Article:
Patient-reported outcomes (PROs) are crucial in healthcare research, offering insights into interventions from the patient’s perspective. This study focuses on mitigating respondent burden in #PROs to enhance data quality and decision-making.

After a thorough literature review and a Delphi survey involving multi-stakeholders, the authors compiled 19 recommendations to address this issue including “where possible, consider the use of ePROs, which may help reduce respondent burden, but must be balanced with the needs and preferences of the target population” and “explore the functionality of ePROs with diverse representatives from the target population where possible”.


Patient-reported outcomes (PROs) are increasingly used in healthcare research to provide evidence of the benefits and risks of interventions from the patient’s perspective and to inform regulatory decisions and health policy. PROs in clinical practice can facilitate symptom monitoring, tailor care to individual needs, aid clinical decision-making, and inform value-based healthcare initiatives. Despite their benefits, there are concerns that the potential burden on respondents may reduce their willingness to complete PROs, with a potential impact on the completeness and quality of the data for decision-making. We therefore conducted an initial literature review to generate a list of candidate recommendations aimed at reducing respondent burden.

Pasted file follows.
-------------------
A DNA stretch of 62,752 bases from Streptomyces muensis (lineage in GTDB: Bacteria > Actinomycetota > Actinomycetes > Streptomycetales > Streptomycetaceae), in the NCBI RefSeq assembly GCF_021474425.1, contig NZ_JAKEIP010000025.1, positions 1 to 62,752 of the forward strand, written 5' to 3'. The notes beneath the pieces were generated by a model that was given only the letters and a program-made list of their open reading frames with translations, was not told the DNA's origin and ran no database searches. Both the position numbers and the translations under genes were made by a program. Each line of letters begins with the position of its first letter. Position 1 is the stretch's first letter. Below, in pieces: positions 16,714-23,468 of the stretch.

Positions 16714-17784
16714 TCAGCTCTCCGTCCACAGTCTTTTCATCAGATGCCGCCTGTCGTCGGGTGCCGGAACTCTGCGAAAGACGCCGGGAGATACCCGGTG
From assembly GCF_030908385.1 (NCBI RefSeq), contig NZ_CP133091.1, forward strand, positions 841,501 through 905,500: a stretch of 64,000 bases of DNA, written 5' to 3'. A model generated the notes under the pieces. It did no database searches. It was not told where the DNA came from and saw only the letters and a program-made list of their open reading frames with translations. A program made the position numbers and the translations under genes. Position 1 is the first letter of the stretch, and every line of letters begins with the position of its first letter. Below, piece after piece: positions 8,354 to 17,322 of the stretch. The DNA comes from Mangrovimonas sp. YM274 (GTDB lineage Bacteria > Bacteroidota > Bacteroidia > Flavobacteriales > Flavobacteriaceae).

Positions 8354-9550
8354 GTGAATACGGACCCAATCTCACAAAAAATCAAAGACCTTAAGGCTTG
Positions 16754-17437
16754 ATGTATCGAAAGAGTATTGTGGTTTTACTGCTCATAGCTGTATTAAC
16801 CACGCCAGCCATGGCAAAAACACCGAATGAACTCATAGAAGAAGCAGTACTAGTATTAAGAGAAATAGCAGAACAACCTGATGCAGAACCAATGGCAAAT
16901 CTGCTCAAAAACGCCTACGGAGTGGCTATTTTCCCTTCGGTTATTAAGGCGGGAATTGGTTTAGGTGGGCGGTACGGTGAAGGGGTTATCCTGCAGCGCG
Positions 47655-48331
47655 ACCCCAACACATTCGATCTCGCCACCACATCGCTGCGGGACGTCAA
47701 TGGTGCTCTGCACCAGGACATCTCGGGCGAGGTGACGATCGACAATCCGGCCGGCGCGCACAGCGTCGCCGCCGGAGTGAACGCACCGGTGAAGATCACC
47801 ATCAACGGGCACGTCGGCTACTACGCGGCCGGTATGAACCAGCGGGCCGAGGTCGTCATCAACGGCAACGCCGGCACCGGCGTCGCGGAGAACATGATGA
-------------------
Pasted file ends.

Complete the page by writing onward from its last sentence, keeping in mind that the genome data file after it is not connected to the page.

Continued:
A two-stage Delphi survey by an international multi-stakeholder group followed this. A consensus meeting was held to finalize the recommendations. The final consensus statement includes 19 recommendations to address PRO respondent burden in healthcare research and clinical practice. If implemented, these recommendations may reduce PRO respondent burden.

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